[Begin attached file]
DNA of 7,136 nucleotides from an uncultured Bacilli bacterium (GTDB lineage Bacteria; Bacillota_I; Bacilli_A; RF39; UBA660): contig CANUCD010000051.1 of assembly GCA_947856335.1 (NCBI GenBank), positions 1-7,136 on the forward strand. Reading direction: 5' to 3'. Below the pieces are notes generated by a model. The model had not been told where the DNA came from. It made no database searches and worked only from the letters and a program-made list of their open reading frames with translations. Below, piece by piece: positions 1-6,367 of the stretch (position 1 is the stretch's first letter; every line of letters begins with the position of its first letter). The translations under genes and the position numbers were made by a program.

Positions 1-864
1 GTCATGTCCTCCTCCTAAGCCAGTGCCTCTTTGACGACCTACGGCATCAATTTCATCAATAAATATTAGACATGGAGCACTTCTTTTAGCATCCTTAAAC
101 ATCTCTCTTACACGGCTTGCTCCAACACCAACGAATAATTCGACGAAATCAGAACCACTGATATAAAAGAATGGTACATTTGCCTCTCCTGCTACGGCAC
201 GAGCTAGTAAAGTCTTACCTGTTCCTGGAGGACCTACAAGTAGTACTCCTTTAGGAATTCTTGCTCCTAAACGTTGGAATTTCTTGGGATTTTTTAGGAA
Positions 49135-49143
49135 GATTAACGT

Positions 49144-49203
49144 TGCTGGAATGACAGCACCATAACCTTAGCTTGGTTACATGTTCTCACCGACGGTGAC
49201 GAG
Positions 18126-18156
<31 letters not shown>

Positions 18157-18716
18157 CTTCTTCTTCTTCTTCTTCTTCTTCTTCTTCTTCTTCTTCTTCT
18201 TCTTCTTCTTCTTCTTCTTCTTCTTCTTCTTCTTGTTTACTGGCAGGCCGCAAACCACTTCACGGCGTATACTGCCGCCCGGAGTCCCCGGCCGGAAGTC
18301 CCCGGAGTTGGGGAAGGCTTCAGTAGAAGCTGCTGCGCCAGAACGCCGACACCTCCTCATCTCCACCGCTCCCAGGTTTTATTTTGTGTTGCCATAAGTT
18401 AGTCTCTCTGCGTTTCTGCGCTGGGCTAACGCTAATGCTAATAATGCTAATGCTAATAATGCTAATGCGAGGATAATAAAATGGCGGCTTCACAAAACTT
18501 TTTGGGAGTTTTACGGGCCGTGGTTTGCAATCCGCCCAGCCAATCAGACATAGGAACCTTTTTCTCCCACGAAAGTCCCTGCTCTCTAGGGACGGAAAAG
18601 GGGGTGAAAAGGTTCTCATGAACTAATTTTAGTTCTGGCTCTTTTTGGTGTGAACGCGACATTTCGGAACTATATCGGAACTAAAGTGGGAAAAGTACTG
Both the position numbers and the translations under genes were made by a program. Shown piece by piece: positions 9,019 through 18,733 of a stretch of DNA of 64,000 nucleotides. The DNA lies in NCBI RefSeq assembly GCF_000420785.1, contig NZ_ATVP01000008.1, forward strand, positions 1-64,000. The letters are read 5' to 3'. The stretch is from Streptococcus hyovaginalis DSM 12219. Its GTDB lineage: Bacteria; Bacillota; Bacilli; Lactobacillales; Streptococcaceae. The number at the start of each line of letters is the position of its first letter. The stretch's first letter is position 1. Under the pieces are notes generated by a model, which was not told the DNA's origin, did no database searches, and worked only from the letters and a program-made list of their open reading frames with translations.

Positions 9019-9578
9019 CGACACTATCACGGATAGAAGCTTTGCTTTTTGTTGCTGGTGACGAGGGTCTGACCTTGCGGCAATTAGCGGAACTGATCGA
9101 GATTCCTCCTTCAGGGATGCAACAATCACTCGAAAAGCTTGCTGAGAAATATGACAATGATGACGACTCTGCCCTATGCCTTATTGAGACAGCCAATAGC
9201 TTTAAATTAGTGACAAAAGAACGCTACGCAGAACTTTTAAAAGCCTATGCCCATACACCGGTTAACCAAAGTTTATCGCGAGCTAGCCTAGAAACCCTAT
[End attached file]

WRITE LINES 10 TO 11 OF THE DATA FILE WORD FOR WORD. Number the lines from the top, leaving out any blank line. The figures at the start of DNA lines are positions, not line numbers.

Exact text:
49201 GAG
Positions 18126-18156